A group of students is asked to walk to another building to deliver a speech. They encounter a man slumped in a doorway, coughing and groaning. Unbeknownst to the students, the man is a hired actor. This Princeton University experiment found that students who possessed one particular thing were six times more likely to help than those who didn’t.
Did the helpers have religious faith? Extroversion? Stronger ethics? Two X chromosomes? Frosted donuts for breakfast? None of the above. They had time. Sixty-three percent of the students who were given ample time to get to their appointment stopped to help, versus 10% of those who were told they were late.
In other words, haste stifles our charitable instinct, our Inner Giver.
If this is the case, modern work life might be driving our Inner Givers to extinction. Many of us live in a perennial scurry. We rush from a meeting to the emails that piled up while we met, to a critical project, to the emails that again piled up, to another meeting. Our work hours are so compressed that our Inner Giver cannot find a place to peek its head. We, therefore, miss daily opportunities to contribute to something bigger than ourselves.
With our Inner Givers squelched, we are weakened. We are less productive, less satisfied with our jobs, less healthy and less happy (learn more about the Inner Giver’s effect on productivity and wellbeing in this post, on job satisfaction in this post and on happiness in this post).
So, what’s the solution?
The obvious fix is to prune our schedules. We can leave 15 unscheduled minutes in between meetings. We can take a moment before we dive into a project to ask our cubicle mate how their day is going. We can eliminate non-important tasks from our to-do lists. You get the idea. These time management adjustments will create openings to do good. Or not.
Sometimes the source of our problem is a lot more complex: our heads.
Availability is as much a state of mind as a measure of uncommitted time. Of course, how much we cram into our day affects available time. But let’s face it, many of us habitually create busyness. Even when we finish a task early, we fill what could have been a respite with the next task in the queue. We’re fixated on what remains undone, on the next action that moves us toward completion. Yet, something will always remain undone. There is no precious future when you tie up the last loose end. The next big accomplishment won’t make you happier, at least not for long. Completion is a fable.
To get off the treadmill of to do’s, we need to follow the advice of the author and wonderfully wise soul, Pema Chodron. We need to “abandon any hope of fruition,” per the Buddhist mind training or Lojon. Of course, in the practical realm, letting go of all striving for a better future is both impossible and ill-advised. Yet, escaping our tyrannical treadmill for a few minutes a day helps. How might we do this? By meditating.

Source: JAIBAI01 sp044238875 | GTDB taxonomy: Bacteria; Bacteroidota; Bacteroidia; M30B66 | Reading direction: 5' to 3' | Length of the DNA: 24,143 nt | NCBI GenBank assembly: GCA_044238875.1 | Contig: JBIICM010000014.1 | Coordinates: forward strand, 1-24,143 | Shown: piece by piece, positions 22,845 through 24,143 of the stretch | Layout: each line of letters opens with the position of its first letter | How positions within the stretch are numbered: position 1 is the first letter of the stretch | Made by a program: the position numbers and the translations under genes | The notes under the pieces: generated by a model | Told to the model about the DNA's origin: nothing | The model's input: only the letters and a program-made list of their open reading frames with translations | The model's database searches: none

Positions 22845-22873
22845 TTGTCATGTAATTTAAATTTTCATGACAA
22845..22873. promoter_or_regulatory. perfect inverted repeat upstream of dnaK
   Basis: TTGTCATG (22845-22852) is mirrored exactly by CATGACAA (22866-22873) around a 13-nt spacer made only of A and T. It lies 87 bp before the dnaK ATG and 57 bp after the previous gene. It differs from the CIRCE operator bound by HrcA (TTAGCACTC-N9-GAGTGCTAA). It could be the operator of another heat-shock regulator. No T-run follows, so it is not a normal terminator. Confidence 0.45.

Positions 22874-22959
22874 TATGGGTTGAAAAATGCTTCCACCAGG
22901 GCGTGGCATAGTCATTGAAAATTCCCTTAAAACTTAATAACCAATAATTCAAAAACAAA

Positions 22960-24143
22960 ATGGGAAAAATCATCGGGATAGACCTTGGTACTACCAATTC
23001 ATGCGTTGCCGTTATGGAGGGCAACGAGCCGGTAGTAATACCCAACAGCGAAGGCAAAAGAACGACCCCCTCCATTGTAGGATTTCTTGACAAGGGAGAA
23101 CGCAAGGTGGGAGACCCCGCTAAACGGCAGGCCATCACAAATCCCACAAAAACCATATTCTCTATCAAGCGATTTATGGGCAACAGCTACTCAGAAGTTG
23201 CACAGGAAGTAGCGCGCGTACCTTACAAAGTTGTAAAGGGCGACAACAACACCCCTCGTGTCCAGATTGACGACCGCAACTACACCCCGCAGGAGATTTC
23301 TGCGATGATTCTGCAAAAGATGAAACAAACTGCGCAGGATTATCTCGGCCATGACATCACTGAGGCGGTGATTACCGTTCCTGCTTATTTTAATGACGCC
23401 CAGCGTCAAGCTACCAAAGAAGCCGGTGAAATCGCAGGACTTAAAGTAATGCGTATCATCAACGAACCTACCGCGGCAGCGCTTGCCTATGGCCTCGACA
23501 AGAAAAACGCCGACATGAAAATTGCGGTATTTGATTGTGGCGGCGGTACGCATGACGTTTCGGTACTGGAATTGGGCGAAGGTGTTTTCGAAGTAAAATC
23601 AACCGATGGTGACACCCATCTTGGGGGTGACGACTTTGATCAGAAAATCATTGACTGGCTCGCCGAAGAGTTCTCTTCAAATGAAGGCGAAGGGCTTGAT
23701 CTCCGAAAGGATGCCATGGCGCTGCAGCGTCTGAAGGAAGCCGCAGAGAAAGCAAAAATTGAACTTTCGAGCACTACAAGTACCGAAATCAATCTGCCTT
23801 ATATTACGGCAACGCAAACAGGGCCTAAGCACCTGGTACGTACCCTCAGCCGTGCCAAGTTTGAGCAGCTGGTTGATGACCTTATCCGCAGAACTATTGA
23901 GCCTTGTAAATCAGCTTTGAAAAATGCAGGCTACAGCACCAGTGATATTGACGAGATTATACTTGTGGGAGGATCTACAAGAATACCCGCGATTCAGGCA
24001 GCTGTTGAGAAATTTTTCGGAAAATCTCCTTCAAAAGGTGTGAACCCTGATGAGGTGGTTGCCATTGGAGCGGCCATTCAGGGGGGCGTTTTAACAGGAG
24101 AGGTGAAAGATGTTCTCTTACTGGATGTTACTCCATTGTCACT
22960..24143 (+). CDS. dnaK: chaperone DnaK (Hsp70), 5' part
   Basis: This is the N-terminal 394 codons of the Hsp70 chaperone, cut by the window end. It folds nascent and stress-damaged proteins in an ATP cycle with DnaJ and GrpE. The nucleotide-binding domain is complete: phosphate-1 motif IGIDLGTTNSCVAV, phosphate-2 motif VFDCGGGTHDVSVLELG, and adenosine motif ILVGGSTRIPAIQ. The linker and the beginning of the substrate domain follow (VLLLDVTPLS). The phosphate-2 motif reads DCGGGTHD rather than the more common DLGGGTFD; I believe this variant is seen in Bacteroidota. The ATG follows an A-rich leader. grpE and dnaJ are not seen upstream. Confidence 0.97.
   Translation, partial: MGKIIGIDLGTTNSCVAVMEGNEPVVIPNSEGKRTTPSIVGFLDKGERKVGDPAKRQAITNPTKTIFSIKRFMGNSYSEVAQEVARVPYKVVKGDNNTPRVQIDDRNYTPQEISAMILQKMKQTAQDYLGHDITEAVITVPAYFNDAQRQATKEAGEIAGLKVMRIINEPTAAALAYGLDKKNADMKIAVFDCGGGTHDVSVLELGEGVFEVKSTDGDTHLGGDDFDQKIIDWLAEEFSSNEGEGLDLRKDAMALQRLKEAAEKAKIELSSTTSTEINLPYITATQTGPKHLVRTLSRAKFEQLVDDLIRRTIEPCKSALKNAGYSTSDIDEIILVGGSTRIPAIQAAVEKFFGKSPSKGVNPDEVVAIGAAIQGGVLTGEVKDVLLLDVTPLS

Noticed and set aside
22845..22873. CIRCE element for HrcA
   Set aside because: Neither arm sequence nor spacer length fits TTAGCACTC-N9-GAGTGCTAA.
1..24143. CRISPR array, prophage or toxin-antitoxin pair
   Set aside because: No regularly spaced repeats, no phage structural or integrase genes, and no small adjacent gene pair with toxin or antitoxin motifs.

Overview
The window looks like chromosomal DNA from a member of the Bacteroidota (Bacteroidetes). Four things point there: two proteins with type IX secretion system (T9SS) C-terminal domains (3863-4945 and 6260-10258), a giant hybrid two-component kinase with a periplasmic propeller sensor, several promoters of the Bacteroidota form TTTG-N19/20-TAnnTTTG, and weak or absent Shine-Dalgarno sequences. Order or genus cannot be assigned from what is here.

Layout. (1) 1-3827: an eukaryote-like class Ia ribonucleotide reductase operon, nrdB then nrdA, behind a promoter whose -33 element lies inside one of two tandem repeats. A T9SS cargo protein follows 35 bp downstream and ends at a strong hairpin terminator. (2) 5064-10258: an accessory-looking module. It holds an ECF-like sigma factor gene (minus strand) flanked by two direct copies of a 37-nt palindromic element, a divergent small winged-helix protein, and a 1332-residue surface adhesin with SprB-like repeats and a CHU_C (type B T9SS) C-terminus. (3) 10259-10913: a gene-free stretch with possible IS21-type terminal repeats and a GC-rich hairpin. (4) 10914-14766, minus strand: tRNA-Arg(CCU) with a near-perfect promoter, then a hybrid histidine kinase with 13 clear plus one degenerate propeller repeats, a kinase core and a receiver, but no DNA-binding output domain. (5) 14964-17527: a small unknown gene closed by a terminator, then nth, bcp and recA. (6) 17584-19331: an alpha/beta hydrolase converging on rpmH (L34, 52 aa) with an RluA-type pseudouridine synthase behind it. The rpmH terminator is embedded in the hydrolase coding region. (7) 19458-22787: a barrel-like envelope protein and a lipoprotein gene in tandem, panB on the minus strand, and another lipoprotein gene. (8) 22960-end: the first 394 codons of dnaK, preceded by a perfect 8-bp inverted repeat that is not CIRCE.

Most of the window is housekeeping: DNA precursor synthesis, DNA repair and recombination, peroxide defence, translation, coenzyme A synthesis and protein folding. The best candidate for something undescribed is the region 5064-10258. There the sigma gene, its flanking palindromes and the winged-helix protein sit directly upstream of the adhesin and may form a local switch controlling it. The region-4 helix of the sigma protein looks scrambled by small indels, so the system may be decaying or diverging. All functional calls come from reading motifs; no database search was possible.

Yes, like seemingly everybody else spouting any type of advice, I’m pushing meditation. Believe me, I’m as weary of the over-hyped “m” word as anybody. But, darn, the evidence that meditation frees our Inner Givers is too strong to disregard. Several studies find a direct link between meditation and empathy. Researchers have even seen, via MRI’s, that meditation grows the area of the brain’s grey matter related to compassion.
By meditation, I mean sitting quietly and noticing without judgment one simple thing, like your breathing or the horizon. Or rather, trying to. It won’t quite work. Your attention will stray. When it does, bring it back to the one thing. It’s that simple. You don’t have to twist your legs into a pretzel, chant, wear a robe, empty your mind or believe in the Buddha. Most of the research documenting the positive effects of mediation is based on 20 or more minutes a day. Yet, in my experience, even five minutes transforms my day. The internet is overflowing with meditation guidance. Find what works for you and do it. If you want a recommendation, I suggest Tonglon meditation as taught by Chodron.
Chronic haste is inherently unhealthy, but it also exiles one of your most powerful and fulfilling forces: your Inner Giver. Bring spaciousness to your schedule, especially at work, any way you can. You will be more whole and fulfilled.
 J.M. Darley C.D. Batson. “From Jerusalem to Jericho”: A study of situational and dispositional variables in helping behavior. Journal of Personality and Social Psychology, 197327(1), 100-108.
 Pema Chodron. Comfortable with Uncertainty: 108 Teachings on Cultivating Fearlessness and Compassion. Shambhala. 2003.
 Britta K. Hölzela, James Carmody, Mark Vangel, Christina Congleton, Sita M. Yerramsetti, Tim Gardand and Sara W. Lazara. Mindfulness practice leads to increases in regional brain gray matter density. Psychiatry Research: Neuroimaging. Volume 191, Issue 1, 30 January 2011, Pages 36-43.